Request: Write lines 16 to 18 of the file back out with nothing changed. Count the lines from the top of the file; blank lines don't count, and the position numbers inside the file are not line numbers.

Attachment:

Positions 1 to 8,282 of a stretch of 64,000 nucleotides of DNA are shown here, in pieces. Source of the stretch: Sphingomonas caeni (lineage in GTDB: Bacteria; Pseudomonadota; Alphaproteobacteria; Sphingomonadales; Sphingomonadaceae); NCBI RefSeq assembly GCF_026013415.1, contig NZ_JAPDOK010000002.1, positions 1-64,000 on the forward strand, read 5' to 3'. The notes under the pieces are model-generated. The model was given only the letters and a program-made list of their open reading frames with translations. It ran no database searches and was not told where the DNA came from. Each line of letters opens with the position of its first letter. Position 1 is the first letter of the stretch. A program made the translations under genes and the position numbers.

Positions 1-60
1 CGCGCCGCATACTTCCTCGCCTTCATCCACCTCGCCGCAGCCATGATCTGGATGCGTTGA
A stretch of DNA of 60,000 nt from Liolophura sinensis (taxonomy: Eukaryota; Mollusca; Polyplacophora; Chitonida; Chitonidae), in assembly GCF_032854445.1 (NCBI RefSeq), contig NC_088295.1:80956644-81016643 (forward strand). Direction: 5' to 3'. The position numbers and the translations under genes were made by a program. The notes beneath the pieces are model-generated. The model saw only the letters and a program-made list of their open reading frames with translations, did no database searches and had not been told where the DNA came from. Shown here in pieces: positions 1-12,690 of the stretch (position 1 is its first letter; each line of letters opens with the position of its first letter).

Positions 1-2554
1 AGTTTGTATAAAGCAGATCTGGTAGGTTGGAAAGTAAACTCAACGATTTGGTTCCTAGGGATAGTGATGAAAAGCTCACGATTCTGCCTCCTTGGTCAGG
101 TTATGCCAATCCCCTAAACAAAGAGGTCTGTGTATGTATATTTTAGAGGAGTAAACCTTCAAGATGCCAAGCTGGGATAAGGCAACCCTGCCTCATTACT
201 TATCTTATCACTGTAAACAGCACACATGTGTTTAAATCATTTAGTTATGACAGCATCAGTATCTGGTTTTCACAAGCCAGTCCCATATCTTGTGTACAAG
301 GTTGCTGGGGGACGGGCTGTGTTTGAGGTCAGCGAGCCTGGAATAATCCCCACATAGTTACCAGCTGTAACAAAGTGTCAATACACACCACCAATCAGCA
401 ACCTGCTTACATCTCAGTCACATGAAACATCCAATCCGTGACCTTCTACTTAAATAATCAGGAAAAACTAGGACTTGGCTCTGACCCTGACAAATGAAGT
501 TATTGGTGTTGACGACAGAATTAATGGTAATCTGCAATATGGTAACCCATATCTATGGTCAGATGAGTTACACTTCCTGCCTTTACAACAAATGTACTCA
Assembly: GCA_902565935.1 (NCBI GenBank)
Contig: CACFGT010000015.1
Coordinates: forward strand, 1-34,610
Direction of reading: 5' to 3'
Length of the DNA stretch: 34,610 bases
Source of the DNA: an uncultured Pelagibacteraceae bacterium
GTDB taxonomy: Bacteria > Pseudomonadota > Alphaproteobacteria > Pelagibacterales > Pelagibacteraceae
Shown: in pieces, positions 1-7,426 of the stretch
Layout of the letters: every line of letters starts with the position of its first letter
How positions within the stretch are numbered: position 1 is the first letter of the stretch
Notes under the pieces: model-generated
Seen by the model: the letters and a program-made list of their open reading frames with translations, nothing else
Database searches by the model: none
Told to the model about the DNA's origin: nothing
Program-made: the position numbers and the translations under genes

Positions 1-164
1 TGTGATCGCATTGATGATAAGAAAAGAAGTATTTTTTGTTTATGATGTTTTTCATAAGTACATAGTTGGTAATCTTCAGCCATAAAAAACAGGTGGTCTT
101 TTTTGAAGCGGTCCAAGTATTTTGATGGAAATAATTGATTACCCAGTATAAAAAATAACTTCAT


Length of the DNA stretch: 34,610 bases
Source of the DNA: an uncultured Pelagibacteraceae bacterium
GTDB taxonomy: Bacteria > Pseudomonadota > Alphaproteobacteria > Pelagibacterales > Pelagibacteraceae